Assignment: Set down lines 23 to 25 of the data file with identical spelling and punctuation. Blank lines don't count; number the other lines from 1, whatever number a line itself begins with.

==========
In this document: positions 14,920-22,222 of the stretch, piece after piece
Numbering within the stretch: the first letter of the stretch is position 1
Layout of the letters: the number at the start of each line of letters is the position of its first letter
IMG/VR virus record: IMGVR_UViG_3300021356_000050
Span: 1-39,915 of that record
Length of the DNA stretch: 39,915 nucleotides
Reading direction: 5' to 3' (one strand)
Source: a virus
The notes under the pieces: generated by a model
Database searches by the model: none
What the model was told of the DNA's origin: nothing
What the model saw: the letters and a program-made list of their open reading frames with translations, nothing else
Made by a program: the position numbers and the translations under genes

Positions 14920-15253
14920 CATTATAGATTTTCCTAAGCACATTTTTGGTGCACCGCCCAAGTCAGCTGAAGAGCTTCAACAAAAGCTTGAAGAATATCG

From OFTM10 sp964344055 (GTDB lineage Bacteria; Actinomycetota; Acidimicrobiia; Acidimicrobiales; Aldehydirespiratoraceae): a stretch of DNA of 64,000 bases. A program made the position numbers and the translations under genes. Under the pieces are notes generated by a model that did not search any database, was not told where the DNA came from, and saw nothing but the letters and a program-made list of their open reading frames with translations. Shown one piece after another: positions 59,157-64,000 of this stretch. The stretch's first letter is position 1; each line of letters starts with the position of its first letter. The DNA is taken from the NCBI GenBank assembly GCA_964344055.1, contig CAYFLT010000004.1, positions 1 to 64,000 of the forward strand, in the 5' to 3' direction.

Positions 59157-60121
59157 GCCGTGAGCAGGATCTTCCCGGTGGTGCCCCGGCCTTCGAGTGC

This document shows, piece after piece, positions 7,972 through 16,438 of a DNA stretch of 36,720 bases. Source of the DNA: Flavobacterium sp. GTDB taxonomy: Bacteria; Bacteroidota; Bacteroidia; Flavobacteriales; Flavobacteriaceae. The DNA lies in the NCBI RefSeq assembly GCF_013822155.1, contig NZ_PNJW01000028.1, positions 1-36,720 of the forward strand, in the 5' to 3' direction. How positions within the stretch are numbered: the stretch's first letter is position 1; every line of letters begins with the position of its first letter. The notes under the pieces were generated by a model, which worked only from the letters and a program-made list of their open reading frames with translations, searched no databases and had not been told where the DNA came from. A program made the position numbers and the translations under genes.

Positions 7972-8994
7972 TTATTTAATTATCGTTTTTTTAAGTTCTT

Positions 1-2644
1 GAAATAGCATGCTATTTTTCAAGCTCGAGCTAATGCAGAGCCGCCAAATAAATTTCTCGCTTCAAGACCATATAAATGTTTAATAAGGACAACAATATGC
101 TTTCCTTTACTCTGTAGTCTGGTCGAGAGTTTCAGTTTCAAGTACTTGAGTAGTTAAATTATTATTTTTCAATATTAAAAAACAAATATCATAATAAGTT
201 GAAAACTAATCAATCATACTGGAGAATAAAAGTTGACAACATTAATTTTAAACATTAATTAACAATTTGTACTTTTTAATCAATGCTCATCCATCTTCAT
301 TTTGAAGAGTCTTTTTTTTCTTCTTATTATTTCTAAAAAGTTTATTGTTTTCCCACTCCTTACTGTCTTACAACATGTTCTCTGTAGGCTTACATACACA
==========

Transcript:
1 GAAATAGCATGCTATTTTTCAAGCTCGAGCTAATGCAGAGCCGCCAAATAAATTTCTCGCTTCAAGACCATATAAATGTTTAATAAGGACAACAATATGC
101 TTTCCTTTACTCTGTAGTCTGGTCGAGAGTTTCAGTTTCAAGTACTTGAGTAGTTAAATTATTATTTTTCAATATTAAAAAACAAATATCATAATAAGTT
201 GAAAACTAATCAATCATACTGGAGAATAAAAGTTGACAACATTAATTTTAAACATTAATTAACAATTTGTACTTTTTAATCAATGCTCATCCATCTTCAT